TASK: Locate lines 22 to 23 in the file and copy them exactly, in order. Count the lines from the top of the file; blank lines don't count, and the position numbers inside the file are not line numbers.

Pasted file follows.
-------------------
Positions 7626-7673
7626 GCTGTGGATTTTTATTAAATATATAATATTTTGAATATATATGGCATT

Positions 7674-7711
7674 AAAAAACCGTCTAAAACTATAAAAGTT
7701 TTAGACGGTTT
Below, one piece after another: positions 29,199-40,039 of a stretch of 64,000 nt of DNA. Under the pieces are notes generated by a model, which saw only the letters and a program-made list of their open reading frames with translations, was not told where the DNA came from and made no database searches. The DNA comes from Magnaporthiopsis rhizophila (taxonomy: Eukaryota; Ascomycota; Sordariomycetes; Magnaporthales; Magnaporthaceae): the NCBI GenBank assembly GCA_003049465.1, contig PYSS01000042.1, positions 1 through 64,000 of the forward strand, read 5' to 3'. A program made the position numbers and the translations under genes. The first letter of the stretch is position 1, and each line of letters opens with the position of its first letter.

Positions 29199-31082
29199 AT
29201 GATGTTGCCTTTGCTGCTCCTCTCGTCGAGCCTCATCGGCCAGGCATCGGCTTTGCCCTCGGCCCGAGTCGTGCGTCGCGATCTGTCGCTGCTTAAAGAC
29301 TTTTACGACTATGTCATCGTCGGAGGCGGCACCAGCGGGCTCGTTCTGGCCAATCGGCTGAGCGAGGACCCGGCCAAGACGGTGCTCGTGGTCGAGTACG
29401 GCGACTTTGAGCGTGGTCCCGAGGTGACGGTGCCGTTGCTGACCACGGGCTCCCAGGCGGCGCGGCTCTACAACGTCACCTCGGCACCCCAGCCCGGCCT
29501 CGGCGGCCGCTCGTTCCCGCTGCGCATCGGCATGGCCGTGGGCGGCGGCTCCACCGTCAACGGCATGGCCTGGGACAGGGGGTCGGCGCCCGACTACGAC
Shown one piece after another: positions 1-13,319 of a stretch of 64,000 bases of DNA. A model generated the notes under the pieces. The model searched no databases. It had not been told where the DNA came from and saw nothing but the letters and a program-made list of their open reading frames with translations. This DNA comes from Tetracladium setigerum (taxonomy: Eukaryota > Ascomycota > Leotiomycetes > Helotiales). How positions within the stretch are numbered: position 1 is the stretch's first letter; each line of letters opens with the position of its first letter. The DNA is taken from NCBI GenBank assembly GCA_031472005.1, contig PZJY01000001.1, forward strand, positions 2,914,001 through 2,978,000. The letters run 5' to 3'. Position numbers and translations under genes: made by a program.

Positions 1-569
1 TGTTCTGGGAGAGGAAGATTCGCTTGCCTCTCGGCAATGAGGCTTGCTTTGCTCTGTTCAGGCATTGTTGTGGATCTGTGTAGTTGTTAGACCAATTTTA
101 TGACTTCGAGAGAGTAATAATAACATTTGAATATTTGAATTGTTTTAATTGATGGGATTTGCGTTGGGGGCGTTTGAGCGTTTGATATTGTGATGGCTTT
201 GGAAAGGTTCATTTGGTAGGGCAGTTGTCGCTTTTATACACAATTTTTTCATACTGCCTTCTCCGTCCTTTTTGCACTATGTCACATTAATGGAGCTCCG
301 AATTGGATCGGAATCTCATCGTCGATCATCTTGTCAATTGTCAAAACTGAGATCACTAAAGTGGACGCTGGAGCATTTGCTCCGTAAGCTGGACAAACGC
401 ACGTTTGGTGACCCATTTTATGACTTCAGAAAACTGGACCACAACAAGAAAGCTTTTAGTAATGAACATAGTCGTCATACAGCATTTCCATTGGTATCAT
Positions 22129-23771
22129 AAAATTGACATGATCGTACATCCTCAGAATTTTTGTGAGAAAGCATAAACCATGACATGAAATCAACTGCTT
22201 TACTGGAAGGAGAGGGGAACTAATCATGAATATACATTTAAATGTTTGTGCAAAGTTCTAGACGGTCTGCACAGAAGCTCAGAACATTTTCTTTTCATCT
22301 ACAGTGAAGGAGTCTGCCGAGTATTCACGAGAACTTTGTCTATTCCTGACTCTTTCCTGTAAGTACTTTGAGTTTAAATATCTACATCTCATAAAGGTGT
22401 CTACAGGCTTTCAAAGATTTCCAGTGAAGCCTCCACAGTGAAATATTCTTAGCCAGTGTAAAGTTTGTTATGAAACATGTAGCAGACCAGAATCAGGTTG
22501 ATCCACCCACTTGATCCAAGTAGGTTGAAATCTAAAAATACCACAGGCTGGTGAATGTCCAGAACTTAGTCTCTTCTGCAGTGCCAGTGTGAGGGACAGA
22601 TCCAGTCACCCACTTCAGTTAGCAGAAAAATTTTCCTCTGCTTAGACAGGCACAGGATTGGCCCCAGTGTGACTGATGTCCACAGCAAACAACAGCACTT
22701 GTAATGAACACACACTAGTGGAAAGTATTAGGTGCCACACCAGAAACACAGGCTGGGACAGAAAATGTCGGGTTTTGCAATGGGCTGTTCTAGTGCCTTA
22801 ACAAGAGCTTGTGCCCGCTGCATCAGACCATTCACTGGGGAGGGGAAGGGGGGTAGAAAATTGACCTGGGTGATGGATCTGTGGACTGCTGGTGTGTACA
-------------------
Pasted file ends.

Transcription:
22201 TACTGGAAGGAGAGGGGAACTAATCATGAATATACATTTAAATGTTTGTGCAAAGTTCTAGACGGTCTGCACAGAAGCTCAGAACATTTTCTTTTCATCT
22301 ACAGTGAAGGAGTCTGCCGAGTATTCACGAGAACTTTGTCTATTCCTGACTCTTTCCTGTAAGTACTTTGAGTTTAAATATCTACATCTCATAAAGGTGT